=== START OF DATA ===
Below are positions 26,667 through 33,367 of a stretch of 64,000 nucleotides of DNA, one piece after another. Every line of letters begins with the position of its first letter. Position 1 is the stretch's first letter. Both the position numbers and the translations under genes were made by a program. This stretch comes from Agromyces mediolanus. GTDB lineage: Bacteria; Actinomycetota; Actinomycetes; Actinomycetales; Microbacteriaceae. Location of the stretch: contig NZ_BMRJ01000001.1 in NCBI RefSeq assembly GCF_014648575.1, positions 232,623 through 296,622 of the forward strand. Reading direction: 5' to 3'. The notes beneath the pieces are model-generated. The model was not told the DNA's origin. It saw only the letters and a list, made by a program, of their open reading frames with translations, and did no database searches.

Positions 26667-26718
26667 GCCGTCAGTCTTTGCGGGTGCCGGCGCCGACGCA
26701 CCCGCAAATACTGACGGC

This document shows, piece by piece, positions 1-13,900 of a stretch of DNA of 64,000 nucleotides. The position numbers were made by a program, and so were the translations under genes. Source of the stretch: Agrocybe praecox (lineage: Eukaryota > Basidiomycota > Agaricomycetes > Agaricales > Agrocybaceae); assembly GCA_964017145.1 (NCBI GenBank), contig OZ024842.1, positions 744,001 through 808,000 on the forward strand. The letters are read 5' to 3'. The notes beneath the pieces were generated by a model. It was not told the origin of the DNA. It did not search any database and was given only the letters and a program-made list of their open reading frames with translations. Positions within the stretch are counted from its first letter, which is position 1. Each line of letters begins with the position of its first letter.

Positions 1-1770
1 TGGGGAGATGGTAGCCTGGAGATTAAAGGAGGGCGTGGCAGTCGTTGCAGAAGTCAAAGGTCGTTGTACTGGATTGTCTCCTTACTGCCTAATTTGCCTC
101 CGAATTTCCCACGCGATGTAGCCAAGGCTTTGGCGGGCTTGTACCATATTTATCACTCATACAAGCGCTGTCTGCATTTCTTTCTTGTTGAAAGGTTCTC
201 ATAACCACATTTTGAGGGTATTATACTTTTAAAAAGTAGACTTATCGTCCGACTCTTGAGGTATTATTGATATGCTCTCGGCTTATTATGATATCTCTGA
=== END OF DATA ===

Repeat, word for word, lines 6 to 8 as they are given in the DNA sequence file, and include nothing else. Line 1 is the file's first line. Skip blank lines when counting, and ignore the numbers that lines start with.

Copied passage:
Positions 1-1770
1 TGGGGAGATGGTAGCCTGGAGATTAAAGGAGGGCGTGGCAGTCGTTGCAGAAGTCAAAGGTCGTTGTACTGGATTGTCTCCTTACTGCCTAATTTGCCTC
101 CGAATTTCCCACGCGATGTAGCCAAGGCTTTGGCGGGCTTGTACCATATTTATCACTCATACAAGCGCTGTCTGCATTTCTTTCTTGTTGAAAGGTTCTC